9 Quick and Easy Mindfulness Practices to Beat Worry and Anxiety

9 Quick and Easy Mindfulness Practices to Beat Worry and Anxiety

Paying Attention In the Present Moment

9 Quick and Easy Mindfulness Practices to Beat Worry and AnxietyPaying Attention In the Present Moment – Let’s look at 1) and 2). Jon defines mindfulness as paying attention in the present moment. But where else can you pay attention, besides the present moment?

Can you pay attention to the past moment or a future moment?

No, you can’t.

You can only remember past moments and you can only think or plan about future moments. You can pay attention to the memory about the past moment, and you can pay attention to the thoughts about a future moment.

When is it that the memory of a past event or the thinking or planning for a future event takes place? You guessed it right… Only in the present moment.

You cannot directly pay attention to the past moments or future moments. Because you can’t live in the past or in the future.

You can only pay attention to the moment where you live.

You can only live in the present moment.

The present moment is the only moment you ever have to live.

This also means, paying attention is same as being in the present moment. So, 1) and 2) are the same in mindfulness definition.

Mindfulness invites us to pay attention or be present.

How can that be helpful?

Why should you pay attention or be present?

There are a few reasons why paying attention can be helpful. As we go through our day, for the most part, we operate in a mode called auto-pilot. Remember when you last drove to work as part of your routine commute?

You get in the car and you get out of the car, having no recollection whatsoever of what happened in between. That’s an auto-pilot mode. Especially for the tasks that we repeat, we do them subconsciously and without paying attention.

You may argue that what is the big deal if you carry out mundane activities in auto-pilot mode. You are right. Driving to work on auto-pilot may not be a terrible thing.

But it is not about driving to work on auto-pilot. If you don’t do  anything about this auto-pilot mode, it becomes the habit. Then the habit of inattention starts creeping into all areas of your life.

And later, even when you want to pay attention you will not be able to. Because of the habit. That is why it is paramount that you train yourself to pay attention such that you can when you want to.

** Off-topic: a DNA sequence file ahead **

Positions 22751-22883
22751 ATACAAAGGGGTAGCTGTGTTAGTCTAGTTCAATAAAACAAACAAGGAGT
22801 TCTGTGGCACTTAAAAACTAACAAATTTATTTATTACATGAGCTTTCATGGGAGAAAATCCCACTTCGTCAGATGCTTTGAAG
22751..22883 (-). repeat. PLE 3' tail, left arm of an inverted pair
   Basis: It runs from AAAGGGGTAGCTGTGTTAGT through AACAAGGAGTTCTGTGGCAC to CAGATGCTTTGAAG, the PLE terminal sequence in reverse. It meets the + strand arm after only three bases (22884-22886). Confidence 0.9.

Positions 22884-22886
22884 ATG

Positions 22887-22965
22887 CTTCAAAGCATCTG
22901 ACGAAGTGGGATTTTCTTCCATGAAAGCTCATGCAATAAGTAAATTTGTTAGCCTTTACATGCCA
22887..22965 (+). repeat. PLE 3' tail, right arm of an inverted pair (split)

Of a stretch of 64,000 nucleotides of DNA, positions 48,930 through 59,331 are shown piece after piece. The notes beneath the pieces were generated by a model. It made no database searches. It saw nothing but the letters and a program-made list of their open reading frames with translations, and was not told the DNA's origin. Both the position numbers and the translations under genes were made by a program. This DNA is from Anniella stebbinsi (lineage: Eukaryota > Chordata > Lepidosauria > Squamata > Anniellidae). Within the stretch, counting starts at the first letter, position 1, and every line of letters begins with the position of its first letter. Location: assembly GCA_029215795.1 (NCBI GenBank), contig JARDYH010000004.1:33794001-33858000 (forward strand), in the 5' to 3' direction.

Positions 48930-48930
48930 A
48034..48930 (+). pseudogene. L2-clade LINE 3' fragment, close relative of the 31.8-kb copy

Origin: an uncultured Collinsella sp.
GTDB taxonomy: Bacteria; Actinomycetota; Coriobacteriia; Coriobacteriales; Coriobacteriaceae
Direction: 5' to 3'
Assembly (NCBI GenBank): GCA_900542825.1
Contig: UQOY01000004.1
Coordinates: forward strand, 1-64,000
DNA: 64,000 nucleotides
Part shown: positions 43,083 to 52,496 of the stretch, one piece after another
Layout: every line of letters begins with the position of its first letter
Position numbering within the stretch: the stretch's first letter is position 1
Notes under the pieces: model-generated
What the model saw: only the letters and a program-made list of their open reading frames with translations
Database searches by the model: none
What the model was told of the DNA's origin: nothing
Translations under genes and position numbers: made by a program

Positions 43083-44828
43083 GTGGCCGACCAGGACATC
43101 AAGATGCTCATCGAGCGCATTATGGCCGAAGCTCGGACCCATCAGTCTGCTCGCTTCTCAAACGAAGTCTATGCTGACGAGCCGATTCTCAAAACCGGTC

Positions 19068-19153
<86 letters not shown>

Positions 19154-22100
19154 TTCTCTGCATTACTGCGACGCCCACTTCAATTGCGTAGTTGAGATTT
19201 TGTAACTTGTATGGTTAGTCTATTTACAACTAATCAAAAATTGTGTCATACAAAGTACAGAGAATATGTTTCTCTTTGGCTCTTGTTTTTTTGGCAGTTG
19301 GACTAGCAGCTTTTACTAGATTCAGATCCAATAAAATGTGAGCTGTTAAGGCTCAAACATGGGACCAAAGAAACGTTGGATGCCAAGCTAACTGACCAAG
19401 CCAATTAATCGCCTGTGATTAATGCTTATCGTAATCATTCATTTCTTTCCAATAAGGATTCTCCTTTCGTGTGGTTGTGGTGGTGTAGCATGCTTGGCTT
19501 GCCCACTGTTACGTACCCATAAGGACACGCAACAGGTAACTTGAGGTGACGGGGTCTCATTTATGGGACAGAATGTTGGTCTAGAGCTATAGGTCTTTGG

When you are not present you miss out on the experience.

This realization tends to come about only in the hindsight.

“At the end of your life you will never regret not having passed one more test, not winning one more verdict, or not closing one more deal. You will regret time not spent with a spouse, a friend, a child or a parent”.
Barbara Bush

Usually, you tend to have this realization only when you approach the end of your life.

Mindfulness points out that you can stop missing out on important experiences in life. It reminds you to make time for what is important in your life. Make time for the loved ones!

Also, it is not that difficult to realize that…

When you don’t pay attention, you are not that efficient or productive.

The more focused you are on the task at hand the more effective you will be at that task.

At work, you will be more productive if you can be just focused on the work, rather than getting distracted by news sites, social media, not so important emails, chit chats with friends or just daydreaming.

Of course, you need breaks, but how much precision do you have by default to direct your attention to where it needs to be?

Similarly, when you are off to vacation or when you are in your free time, you may again distract yourself by work thoughts or  worrying about things happened in the past or something that might go wrong in the future.

In either case, if you are able to be present with what you are supposed to do or enjoy in the moment, you will be better off!

Paying attention is different than thinking. You can pay attention to what you see, hear, smell, taste and touch.

But you can also pay attention to what you think.


Regards, Coyalita

Behavioral Health Rehabilitative Specialist & Addiction Counselor

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